Monitoring and corporate disclosure: Evidence from a natural experiment
AbstractUsing an experimental design that exploits exogenous reductions in coverage resulting from brokerage house mergers, we find that a reduction in coverage causes a deterioration in financial reporting quality. The effect of coverage on disclosure is more pronounced for firms with weak shareholder rights, consistent with a substitution effect between analyst monitoring and other corporate governance mechanisms. The effects we uncover using our experimental design are an order of magnitude larger than estimates from ordinary least squares regressions that do not account for the endogeneity of coverage. Overall, our results suggest that security analysts monitor managers and entrenched managers adopt less informative disclosure policies in the absence of such scrutiny.
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Bibliographic InfoArticle provided by Elsevier in its journal Journal of Financial Economics.
Volume (Year): 109 (2013)
Issue (Month): 2 ()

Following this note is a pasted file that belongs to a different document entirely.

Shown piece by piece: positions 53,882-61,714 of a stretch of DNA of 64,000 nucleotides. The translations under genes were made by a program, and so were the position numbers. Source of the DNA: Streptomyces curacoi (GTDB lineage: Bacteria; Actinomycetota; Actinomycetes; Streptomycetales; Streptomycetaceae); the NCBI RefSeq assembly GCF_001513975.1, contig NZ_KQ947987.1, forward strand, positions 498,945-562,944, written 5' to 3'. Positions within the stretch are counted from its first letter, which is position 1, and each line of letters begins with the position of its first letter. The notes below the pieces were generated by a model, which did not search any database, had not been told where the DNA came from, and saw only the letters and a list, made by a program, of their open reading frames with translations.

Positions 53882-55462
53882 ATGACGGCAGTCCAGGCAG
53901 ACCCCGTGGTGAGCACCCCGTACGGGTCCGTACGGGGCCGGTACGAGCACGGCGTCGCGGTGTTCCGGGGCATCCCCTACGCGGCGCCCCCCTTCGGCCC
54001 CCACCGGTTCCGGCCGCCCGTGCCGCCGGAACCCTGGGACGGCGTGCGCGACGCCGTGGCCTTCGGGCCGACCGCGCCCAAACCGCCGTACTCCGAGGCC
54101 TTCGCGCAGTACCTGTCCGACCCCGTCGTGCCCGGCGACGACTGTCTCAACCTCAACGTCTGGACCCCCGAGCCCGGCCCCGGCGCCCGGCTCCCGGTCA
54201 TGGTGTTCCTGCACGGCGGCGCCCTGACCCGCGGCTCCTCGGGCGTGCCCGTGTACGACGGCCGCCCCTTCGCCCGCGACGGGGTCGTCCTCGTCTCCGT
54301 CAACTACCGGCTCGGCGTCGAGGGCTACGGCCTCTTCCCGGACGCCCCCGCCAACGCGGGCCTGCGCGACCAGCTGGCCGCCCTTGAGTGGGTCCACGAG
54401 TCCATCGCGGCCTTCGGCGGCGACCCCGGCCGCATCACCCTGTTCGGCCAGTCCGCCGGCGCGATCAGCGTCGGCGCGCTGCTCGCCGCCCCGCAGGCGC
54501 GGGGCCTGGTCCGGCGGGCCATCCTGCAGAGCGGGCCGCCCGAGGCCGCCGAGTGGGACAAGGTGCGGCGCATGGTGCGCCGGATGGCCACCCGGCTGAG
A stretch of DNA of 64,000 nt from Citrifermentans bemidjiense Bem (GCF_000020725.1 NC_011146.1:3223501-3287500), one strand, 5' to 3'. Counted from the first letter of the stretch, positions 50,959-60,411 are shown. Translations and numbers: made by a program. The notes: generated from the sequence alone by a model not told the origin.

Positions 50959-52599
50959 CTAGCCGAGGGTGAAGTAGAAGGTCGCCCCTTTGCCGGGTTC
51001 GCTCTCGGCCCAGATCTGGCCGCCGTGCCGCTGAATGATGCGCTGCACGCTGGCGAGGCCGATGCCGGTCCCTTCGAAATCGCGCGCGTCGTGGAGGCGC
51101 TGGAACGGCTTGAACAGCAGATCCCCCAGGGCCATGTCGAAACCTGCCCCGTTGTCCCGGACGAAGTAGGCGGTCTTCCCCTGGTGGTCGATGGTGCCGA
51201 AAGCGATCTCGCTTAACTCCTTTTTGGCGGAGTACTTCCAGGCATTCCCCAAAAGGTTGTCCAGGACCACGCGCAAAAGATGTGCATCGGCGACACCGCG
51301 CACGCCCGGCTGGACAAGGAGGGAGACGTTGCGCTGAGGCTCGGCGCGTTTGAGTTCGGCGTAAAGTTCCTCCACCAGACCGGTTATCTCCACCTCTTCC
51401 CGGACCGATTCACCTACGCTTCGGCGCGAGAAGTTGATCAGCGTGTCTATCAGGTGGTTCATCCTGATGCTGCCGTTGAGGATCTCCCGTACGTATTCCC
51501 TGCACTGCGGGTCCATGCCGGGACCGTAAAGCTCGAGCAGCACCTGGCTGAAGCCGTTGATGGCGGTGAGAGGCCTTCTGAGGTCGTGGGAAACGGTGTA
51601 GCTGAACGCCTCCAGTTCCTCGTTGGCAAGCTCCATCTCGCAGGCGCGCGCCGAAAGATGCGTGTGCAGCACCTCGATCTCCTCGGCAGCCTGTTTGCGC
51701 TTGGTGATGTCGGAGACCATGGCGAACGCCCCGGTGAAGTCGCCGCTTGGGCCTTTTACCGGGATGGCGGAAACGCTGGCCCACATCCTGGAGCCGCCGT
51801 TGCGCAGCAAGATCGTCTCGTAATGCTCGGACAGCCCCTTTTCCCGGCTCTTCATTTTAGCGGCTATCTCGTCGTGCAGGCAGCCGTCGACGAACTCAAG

Contact details of provider:
Web page: http://www.elsevier.com/locate/inca/505576
Analyst coverage; Corporate governance; Reporting decisions;
Find related papers by JEL classification:
- D82 - Microeconomics - - Information, Knowledge, and Uncertainty - - - Asymmetric and Private Information; Mechanism Design
- G24 - Financial Economics - - Financial Institutions and Services - - - Investment Banking; Venture Capital; Brokerage
- G30 - Financial Economics - - Corporate Finance and Governance - - - General
- G34 - Financial Economics - - Corporate Finance and Governance - - - Mergers; Acquisitions; Restructuring; Corporate Governance
- M40 - Business Administration and Business Economics; Marketing; Accounting - - Accounting - - - General
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